Counsel for appellant insist that the failure of Patton, appellee, to bring forward and submit his claim to the jurisdiction of the justice of the peace court where Kappler had first commenced his action against Patton, barred Patton from submitting any evidence of his claim in any hearing in the circuit court upon the claim of Kappler.
It is the position of counsel for appellee that the judgment of the justice of the peace court rendered in Kappler's case was vacated by the appeal of Patton to the circuit court since a trial in the circuit court from an appeal from a justice of the peace court is a trial de novo, and that the consolidation of the appeals from the respective justice of the peace courts satisfied the requirements of the statute.
The applicable provision of the statute is: "Consolidation of Claims. In all actions which shall be commenced before a justice of the peace, each party shall bring forward all his demands against the other, existing at the time of the commencement of the action, which are of such a nature as to be consolidated, and which do not exceed $1000.00 when consolidated into one action or defense; and on refusing or neglecting to do so, shall forever be debarred from suing therefor." (Ill. Rev. St. 1957, Chap. 79, par. 54 (Art. V sec. 18).)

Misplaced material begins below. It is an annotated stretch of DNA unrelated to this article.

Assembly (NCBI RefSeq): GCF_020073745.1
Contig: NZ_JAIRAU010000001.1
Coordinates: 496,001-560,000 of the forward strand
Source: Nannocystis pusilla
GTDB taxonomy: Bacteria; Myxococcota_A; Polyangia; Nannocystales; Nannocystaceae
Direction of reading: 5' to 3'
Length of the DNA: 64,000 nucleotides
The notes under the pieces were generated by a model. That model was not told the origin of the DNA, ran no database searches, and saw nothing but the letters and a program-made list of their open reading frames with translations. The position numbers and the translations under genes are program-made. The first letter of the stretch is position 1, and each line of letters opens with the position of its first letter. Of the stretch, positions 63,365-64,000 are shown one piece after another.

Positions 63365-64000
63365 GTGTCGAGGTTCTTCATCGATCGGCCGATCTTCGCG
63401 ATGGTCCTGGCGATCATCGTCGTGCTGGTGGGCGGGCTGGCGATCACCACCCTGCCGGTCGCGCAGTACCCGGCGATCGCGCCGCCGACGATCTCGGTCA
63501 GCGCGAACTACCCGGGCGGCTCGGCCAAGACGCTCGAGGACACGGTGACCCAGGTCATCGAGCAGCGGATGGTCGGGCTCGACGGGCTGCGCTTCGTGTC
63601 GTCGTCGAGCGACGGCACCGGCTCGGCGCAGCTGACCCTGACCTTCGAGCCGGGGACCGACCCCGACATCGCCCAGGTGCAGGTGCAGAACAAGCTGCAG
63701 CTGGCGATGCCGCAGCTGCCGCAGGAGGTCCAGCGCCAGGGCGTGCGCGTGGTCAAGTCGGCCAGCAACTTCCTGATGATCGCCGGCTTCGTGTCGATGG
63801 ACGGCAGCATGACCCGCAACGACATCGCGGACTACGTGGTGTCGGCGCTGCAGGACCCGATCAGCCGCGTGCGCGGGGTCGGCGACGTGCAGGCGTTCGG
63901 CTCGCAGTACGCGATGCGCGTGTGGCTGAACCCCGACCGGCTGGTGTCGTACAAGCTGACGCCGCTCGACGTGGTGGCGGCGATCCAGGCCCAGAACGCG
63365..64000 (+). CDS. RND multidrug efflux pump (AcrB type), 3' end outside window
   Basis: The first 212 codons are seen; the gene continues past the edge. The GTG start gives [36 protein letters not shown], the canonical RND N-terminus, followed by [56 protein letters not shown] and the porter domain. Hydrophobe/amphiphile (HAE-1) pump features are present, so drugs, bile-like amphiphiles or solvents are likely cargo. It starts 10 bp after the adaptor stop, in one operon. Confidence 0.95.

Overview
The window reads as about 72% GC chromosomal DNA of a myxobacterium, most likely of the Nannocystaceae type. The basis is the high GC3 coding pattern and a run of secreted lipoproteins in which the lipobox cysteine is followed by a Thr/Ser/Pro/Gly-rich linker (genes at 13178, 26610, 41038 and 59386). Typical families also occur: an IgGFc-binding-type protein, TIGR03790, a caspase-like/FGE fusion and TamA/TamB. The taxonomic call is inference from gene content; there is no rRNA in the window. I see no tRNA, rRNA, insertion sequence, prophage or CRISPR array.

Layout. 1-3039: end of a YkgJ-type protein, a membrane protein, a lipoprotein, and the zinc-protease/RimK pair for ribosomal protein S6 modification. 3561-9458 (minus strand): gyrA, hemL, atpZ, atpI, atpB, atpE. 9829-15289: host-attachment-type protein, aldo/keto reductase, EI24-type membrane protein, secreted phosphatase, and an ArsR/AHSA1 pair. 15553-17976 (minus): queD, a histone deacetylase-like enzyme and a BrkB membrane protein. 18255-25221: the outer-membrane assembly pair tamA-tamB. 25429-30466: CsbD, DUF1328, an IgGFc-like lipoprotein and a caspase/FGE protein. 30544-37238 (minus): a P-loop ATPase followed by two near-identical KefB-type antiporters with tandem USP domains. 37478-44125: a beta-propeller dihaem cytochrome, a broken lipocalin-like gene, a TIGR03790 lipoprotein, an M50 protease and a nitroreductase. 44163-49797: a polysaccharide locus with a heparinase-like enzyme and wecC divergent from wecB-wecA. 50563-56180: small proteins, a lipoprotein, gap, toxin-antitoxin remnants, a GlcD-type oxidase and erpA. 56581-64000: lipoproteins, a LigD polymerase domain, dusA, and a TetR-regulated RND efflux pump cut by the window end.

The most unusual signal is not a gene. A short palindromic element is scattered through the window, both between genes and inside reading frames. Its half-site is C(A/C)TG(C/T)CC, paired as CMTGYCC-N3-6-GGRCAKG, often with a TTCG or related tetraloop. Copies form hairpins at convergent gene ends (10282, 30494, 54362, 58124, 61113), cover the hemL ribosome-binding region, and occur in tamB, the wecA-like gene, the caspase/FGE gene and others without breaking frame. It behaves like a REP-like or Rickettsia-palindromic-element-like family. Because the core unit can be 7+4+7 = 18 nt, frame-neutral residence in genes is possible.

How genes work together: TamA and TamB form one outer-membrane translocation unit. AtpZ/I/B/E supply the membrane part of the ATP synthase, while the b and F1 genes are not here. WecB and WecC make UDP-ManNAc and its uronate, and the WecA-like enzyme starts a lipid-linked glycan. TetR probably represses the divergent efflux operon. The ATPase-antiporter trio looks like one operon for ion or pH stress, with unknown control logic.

In support of his position, Kappler relies upon Lathrop v. Hayes, 57 Ill. 279. There, Hayes brought an action against Lathrop in a justice of the peace court on a verbal contract alleged to have been made between the parties. The case was commenced by the issuance of a summons on January 3, 1867, and resulted in a judgment against Lathrop for $99.50. Lathrop appealed to the circuit court and in that court Hayes had a judgment for $50 from which judgment Lathrop appealed, to the supreme court. It appeared that two days prior to January 3, 1867, Lathrop had brought a suit against Hayes before another justice of the peace on an account owing him from Hayes. In the first action which was commenced on January 3, 1867, both parties appeared and after trial judgment was rendered in favor of Lathrop and against Hayes and no appeal was taken from that judgment.
On the trial in the circuit court of the appeal of Lathrop from the judgment against him for $99.50, he introduced a transcript of the proceedings in the justice of the peace court case which he had brought against Hayes, and since the claims of the two parties in their respective suits were within the jurisdictional limits of justice of the peace courts and were of such a nature that they could have been legally consolidated into one action and one defense, it was contended that under Section 54 of the Justice of the Peace Act, the failure of Hayes to present his claim was a complete bar to the later suit of Hayes against Lathrop.